When A.B. Graham started what is considered the country's first 4-H club in Clark County, Ohio, in 1902, he wanted kids to learn through hands-on experiences. That first club focused on growing tomatoes and corn in largely agrarian Ohio.
Today, the 45 kids who make up the Forward Bound 4-H club still complete hands-on projects.
However, the projects might well address current issues like food insecurity or the environment.
Among them is 15-year-old Noah Clegg, who is not only hustling to ready three projects for upcoming competition at the Lorain County Fair, but is also helping to figure out what the fair will look like this year as a member of the Junior Fair Board.
He said they still do not know whether the competition will be held virtually, in person or in between.
However, they are preparing for all contingencies, which means a number of programs traditionally presented during the fair have been moved to Zoom, just like the club's monthly member meetings.
It's taken some getting used to, he admits, but adds it is good to see everyone once a month even at a distance. The 45 club members range in age from 5 to 19 and live in Avon, Amherst, Columbia Station, Elyria, North Ridgeville, Sheffield Lake, Sheffield Village and Vermilion, according to Noah's mom, Beth. She is one of eight advisers to the club. The other advisers are parents or grandparents of club members.
Noah serves as his club's news reporter, which means he's charged with seeking positive publicity for the club. It's a new role for the North Ridgeville teen, who has served as club president twice during the five years he's been in 4-H.
He said shutdowns due to COVID-19 have hampered group activities, thus limiting opportunities to write about the club's accomplishments.
However, an opportunity presented itself over Memorial Day. When a traditional ceremony at VFW Post 7035 in Avon was canceled, club members were determined to do something to recognize veterans. They created a large sign to post in front of the building on Mills Road. It featured the words “Thank You.” Then club members took turns going to a nearby yard they used as a staging area to create the sign. Each one added his or her handprint to the sign.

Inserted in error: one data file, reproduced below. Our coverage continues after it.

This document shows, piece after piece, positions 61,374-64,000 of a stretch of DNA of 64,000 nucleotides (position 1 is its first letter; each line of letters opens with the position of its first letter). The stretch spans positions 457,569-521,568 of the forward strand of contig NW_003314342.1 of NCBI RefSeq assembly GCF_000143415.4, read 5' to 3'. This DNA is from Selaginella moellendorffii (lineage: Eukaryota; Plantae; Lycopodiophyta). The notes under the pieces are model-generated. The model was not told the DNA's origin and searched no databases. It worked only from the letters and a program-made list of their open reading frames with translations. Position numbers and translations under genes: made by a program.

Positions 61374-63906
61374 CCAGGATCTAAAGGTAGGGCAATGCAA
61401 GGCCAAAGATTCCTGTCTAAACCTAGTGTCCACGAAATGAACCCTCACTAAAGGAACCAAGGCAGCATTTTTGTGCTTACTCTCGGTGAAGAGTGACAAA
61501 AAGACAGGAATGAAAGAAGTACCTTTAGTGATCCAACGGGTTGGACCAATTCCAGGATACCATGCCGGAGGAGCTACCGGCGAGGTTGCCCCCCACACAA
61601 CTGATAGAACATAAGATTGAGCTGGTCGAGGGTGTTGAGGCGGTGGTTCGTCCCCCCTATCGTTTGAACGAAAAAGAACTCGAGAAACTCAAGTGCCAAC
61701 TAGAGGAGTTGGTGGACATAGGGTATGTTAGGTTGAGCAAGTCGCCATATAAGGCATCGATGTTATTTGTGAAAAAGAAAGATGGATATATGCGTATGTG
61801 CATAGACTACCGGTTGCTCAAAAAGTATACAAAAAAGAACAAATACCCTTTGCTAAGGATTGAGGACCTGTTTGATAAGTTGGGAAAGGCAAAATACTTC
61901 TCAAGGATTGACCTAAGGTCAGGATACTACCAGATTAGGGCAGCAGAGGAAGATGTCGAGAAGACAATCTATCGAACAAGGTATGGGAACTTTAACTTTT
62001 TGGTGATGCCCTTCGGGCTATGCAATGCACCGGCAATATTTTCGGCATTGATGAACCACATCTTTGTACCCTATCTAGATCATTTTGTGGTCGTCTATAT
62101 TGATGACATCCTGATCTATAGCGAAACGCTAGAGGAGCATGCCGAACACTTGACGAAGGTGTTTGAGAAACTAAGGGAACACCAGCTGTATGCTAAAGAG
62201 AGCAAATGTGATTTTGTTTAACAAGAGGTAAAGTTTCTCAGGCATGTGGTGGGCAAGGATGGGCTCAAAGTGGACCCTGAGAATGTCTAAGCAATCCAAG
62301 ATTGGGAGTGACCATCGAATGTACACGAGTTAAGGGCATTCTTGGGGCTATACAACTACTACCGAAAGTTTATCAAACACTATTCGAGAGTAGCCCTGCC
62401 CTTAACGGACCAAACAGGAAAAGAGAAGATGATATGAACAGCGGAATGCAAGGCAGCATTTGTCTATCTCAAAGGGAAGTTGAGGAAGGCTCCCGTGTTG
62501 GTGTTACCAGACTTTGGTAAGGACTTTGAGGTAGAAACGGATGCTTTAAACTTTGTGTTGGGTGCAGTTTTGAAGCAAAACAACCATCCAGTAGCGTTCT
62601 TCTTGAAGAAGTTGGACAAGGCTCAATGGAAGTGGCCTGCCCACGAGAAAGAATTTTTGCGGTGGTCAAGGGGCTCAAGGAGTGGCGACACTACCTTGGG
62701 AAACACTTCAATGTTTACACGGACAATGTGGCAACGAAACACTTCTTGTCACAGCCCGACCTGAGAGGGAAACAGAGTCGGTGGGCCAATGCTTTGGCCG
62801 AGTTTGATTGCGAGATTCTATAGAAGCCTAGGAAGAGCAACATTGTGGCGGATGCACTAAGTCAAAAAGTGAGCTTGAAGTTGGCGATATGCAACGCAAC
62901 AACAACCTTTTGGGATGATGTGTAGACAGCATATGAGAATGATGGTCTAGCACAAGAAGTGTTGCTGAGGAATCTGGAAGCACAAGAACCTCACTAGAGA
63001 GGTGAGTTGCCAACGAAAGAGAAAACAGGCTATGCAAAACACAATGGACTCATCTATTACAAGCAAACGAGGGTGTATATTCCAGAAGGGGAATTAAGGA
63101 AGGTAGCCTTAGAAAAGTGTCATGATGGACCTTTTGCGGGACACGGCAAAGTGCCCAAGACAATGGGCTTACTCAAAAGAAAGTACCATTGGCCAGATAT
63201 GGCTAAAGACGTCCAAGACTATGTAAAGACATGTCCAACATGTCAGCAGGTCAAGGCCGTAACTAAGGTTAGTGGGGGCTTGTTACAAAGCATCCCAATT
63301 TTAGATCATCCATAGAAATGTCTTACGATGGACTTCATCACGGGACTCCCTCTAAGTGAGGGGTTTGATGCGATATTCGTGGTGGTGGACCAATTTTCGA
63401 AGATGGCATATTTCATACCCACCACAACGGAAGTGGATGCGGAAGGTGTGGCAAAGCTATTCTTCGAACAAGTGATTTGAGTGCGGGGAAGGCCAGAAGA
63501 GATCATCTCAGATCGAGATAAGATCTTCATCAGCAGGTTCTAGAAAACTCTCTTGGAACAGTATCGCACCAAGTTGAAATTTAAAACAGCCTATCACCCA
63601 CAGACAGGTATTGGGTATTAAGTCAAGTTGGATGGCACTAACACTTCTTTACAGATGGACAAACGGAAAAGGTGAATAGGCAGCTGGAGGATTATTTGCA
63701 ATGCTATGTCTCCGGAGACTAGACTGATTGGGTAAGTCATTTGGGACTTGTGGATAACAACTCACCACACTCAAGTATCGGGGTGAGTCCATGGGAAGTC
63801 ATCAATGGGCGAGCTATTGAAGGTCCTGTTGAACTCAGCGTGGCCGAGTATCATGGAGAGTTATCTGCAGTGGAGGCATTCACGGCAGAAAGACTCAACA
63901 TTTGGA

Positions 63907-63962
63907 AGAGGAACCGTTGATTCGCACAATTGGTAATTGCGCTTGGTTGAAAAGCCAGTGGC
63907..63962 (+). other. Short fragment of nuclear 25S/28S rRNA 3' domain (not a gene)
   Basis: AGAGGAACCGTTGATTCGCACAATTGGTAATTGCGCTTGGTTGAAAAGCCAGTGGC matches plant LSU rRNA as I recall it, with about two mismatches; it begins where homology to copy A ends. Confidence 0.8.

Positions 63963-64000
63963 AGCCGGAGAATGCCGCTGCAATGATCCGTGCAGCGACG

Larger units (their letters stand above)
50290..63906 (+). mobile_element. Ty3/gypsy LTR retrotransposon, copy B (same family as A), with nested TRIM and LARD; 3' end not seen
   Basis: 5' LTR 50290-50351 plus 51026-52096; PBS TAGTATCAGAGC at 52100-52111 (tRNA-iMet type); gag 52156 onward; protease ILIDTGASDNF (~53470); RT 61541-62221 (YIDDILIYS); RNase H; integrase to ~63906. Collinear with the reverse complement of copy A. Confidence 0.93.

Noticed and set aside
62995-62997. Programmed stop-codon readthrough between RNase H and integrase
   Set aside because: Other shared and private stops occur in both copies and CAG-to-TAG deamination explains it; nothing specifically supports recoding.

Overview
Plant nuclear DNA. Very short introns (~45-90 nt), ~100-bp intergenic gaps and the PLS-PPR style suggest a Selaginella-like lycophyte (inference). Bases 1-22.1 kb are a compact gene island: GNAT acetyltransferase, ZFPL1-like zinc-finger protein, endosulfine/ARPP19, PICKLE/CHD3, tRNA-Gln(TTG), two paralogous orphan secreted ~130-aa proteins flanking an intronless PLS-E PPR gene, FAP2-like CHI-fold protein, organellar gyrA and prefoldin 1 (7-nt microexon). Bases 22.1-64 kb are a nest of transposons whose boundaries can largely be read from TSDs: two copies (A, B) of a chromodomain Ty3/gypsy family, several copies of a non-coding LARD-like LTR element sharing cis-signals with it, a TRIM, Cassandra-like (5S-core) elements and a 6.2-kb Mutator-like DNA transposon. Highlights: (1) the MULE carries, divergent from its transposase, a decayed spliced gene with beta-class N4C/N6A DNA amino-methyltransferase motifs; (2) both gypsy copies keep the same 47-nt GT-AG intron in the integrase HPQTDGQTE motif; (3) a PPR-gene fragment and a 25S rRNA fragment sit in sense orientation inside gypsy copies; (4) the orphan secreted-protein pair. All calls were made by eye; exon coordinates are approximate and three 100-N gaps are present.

While many projects are done as a group, the Thank You sign allowed members to complete a group project while respecting social-distancing requirements. Noah said they heard from several VFW members who appreciated their efforts. “They thought it was amazing,” he said.
His mom said club members created cards for nursing home residents this spring and are planning to make pillowcases for a local nonprofit next month. Service is a key element of the 4-H experience, she said.
All 45 members are working on their fair projects. They include cooking, sewing, fishing, photography, beekeeping, carpentry and money management. Noah said some members do one or two projects while others do as many as five.
He is working on three of his own, including showing a rabbit and a goat. His third project is in a category called “pantry panic.” He said he's still undecided about what to cook for judging.
However, 4-H guidelines say the project helps youth develop the skill and imagination to prepare healthful meals from ingredients you have on hand or might receive from a food pantry.
Part of the learning is focused on the issue of food insecurity.
One of the highlights of the county fair is the judging. Noah said this year's ribbon winners will miss out on competing at the Ohio State Fair, which was canceled due to COVID-19 regulations restricting large gatherings.
One the other hand, the experience – even missing out on the state fair – builds life skills for all participants. “It doesn't matter whether a kid wants to be a doctor or a farmer,” Beth said.
Contact freelance writer Michele Murphy at email@example.com.